Unique Ink Press

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The Sisyphus Solution is scheduled for release early this year. It is an autobiographical account of my nearly lifelong attempt to solve an unsolvable problem. I struggle to find the reason why persons like myself are so unwilling to accept unanswered questions, while others so easily move on. I believe there is something in our nature that tends toward a desire to find order in life, even in the midst of chaos. The object of my obsession was a geometry problem, one of three classical unsolved problems, the trisection of an angle. I couldn't have picked a more appropriate symbol to define the dilemmas of my life. We will  all ultimately define ourselves by the choices we make. Whether we never stop dreaming or readily abandon the dreams of our youth, we never stop becoming the consequences of our choices.


                                                   Here is an excerpt from the beginning of The Sisyphus Solution:

Sisyphus epitomizes the hopelessness of pursuing the solution to an unsolvable problem. That Greek hero is a metaphor for people caught up in an endless cycle of struggling to accomplish an impossible task. Most people realize that a predicament like that of Sisyphus is cursed, being unsolvable by design—a violation of god-ordained law. However, some people, particularly the young or the young at heart, have a temperament that persistently digresses toward skepticism of rules, any rules. Young people are far more likely to be fascinated by unsolvable problems. They are attracted by a force as mysterious as the problem itself. I used to be young.
   To people who never to grow up, the warning signs diverting them around troubled stretches on the road of life appear not to read Detour, but simply Rough Road Ahead. Problems are challenges, not roadblocks. To such people warning signs whoosh by in a blur. A painted platter on a post is not going to tell them which way to go. They will blast through that rough stretch of road and get to their destination ahead of everyone else. Rules are for conformists, not individualists. To the young (or immature) rules are meant to be broken. For the old, experience has usually taught the advantages of conformity. Rules have boxed them into conformity. Breaking the rules has broken their will. I feel old.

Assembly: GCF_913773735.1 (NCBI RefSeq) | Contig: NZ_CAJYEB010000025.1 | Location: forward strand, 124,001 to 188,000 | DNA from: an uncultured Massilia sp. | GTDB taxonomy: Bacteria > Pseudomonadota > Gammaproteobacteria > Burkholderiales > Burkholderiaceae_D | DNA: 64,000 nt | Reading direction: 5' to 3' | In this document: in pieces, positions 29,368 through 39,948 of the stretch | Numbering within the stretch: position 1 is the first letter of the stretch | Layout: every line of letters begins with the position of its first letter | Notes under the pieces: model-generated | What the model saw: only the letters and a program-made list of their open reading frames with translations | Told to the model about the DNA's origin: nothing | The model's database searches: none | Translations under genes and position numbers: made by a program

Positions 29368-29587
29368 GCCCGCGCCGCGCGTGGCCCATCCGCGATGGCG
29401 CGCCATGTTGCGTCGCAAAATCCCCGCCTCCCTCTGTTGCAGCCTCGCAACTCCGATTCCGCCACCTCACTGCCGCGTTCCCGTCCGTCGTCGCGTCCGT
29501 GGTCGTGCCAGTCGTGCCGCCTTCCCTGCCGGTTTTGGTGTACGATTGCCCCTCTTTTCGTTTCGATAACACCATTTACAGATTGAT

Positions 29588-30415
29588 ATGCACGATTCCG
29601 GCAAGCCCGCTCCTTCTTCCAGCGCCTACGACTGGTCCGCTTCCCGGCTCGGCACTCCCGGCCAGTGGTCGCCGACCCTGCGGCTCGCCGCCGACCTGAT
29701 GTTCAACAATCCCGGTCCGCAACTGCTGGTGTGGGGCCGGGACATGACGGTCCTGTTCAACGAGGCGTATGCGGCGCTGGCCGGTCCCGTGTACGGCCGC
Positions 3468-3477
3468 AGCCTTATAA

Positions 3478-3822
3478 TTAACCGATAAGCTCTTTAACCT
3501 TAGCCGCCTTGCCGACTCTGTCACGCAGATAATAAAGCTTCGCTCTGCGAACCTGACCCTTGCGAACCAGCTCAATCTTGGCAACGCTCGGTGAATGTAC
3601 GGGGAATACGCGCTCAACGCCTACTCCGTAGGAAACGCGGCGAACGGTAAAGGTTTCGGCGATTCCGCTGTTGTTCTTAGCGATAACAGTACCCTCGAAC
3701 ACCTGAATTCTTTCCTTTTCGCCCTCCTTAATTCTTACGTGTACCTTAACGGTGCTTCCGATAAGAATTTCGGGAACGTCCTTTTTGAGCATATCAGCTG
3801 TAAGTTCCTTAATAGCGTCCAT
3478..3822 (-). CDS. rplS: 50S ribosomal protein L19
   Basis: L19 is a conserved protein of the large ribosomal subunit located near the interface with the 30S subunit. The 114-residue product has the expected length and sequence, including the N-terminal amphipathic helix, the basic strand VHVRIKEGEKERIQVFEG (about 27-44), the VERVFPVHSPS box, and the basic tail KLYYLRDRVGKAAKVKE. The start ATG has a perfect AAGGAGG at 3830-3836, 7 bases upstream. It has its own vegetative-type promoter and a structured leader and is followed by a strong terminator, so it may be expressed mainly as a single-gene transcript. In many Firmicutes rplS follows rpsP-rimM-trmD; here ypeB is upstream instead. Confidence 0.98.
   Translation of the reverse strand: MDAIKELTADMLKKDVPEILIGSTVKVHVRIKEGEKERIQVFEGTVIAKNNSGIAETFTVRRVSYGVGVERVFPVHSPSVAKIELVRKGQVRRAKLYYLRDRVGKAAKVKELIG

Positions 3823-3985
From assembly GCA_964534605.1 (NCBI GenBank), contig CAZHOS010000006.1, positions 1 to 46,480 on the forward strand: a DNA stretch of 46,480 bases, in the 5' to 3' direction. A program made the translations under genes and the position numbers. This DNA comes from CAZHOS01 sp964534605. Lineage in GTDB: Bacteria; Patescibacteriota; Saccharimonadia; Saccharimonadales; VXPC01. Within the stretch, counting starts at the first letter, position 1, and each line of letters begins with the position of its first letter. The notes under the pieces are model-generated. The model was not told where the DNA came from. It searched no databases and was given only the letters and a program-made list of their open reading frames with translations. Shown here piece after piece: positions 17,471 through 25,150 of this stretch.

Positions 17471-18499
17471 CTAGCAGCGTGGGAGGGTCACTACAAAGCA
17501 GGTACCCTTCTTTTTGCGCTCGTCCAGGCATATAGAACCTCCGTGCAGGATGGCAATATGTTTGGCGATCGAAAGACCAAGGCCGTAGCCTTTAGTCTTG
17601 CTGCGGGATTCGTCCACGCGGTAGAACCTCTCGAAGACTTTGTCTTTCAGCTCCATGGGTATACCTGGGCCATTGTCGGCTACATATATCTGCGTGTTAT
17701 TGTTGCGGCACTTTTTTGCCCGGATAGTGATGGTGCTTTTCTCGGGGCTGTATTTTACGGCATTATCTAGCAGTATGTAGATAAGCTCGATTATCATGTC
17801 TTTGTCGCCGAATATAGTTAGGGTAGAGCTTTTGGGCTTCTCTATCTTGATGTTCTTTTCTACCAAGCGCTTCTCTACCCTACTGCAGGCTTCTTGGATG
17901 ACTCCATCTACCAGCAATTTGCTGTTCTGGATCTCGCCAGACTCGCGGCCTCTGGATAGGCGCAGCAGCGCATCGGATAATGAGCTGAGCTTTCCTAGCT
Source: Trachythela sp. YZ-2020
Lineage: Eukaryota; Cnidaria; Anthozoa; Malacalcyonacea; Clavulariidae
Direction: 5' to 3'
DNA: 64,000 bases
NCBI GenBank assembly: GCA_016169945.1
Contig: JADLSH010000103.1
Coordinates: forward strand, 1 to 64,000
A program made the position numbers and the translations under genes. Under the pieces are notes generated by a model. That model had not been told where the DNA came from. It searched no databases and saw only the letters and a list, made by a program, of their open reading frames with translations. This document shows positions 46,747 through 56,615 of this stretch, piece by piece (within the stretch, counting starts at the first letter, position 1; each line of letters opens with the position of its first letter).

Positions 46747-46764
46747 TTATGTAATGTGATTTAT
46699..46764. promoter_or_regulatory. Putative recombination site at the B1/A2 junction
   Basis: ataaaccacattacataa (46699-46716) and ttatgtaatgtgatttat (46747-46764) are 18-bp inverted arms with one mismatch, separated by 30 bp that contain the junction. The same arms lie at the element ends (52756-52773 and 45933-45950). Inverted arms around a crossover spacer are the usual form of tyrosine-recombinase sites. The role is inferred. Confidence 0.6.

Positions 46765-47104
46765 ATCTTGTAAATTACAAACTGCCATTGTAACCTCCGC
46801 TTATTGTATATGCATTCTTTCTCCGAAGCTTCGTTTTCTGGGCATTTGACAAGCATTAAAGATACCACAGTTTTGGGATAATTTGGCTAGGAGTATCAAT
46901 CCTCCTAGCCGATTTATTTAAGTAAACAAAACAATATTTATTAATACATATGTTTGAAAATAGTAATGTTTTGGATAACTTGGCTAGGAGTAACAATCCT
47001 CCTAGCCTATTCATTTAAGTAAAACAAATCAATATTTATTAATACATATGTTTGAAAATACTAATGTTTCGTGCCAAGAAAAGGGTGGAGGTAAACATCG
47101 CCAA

Most people outgrow the impulsiveness of youth, but some never do. They refuse to learn from past mistakes and continue making foolhardy decisions, trying to fly through life with a Peter Pan plan to never grow up. They seldom question where they are going and never doubt their right to go there. They don’t need a smooth road to reach their destination. It took me a while to begin learning from my mistakes.
   Those who refuse to grow up feel compelled to test rules, to verify that boundaries are truly inviolable. They have little or no fear of hurting themselves by ignoring detour signs. They are so emotionally hardheaded they have become spiritually softheaded. They are not concerned about banging their heads, for sometimes the barrier has cracked before the head. Those people believe banging their heads makes their heads harder and their skulls thicker. But I don’t.
   However, for most, maturity comes with age; and with maturity, discretion. Most adults usually stop testing the bounds of natural laws, resigning themselves to their own immutability. They have learned to follow signposts rather than challenge them. I tried to never grow up, but I failed.